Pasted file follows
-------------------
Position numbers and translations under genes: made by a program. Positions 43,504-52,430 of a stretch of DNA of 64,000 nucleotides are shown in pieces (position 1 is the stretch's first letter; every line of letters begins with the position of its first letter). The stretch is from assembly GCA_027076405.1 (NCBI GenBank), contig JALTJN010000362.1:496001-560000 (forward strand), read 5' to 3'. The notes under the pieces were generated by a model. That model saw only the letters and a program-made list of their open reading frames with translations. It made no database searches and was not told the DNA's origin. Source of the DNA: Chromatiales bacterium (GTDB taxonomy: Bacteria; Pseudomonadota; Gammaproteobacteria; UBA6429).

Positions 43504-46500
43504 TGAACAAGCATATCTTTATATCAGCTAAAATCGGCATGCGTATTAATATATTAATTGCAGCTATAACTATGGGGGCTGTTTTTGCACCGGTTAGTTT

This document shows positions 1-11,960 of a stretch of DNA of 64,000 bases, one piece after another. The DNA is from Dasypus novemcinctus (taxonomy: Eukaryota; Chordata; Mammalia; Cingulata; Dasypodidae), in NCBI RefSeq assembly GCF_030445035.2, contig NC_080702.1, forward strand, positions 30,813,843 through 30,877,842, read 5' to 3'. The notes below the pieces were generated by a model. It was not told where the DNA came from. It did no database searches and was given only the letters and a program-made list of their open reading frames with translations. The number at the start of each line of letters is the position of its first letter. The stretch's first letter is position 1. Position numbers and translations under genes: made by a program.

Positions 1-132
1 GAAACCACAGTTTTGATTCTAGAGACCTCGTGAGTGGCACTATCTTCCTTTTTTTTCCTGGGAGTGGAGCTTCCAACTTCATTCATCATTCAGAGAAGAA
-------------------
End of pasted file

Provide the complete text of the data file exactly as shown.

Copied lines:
Position numbers and translations under genes: made by a program. Positions 43,504-52,430 of a stretch of DNA of 64,000 nucleotides are shown in pieces (position 1 is the stretch's first letter; every line of letters begins with the position of its first letter). The stretch is from assembly GCA_027076405.1 (NCBI GenBank), contig JALTJN010000362.1:496001-560000 (forward strand), read 5' to 3'. The notes under the pieces were generated by a model. That model saw only the letters and a program-made list of their open reading frames with translations. It made no database searches and was not told the DNA's origin. Source of the DNA: Chromatiales bacterium (GTDB taxonomy: Bacteria; Pseudomonadota; Gammaproteobacteria; UBA6429).

Positions 43504-46500
43504 TGAACAAGCATATCTTTATATCAGCTAAAATCGGCATGCGTATTAATATATTAATTGCAGCTATAACTATGGGGGCTGTTTTTGCACCGGTTAGTTT

This document shows positions 1-11,960 of a stretch of DNA of 64,000 bases, one piece after another. The DNA is from Dasypus novemcinctus (taxonomy: Eukaryota; Chordata; Mammalia; Cingulata; Dasypodidae), in NCBI RefSeq assembly GCF_030445035.2, contig NC_080702.1, forward strand, positions 30,813,843 through 30,877,842, read 5' to 3'. The notes below the pieces were generated by a model. It was not told where the DNA came from. It did no database searches and was given only the letters and a program-made list of their open reading frames with translations. The number at the start of each line of letters is the position of its first letter. The stretch's first letter is position 1. Position numbers and translations under genes: made by a program.

Positions 1-132
1 GAAACCACAGTTTTGATTCTAGAGACCTCGTGAGTGGCACTATCTTCCTTTTTTTTCCTGGGAGTGGAGCTTCCAACTTCATTCATCATTCAGAGAAGAA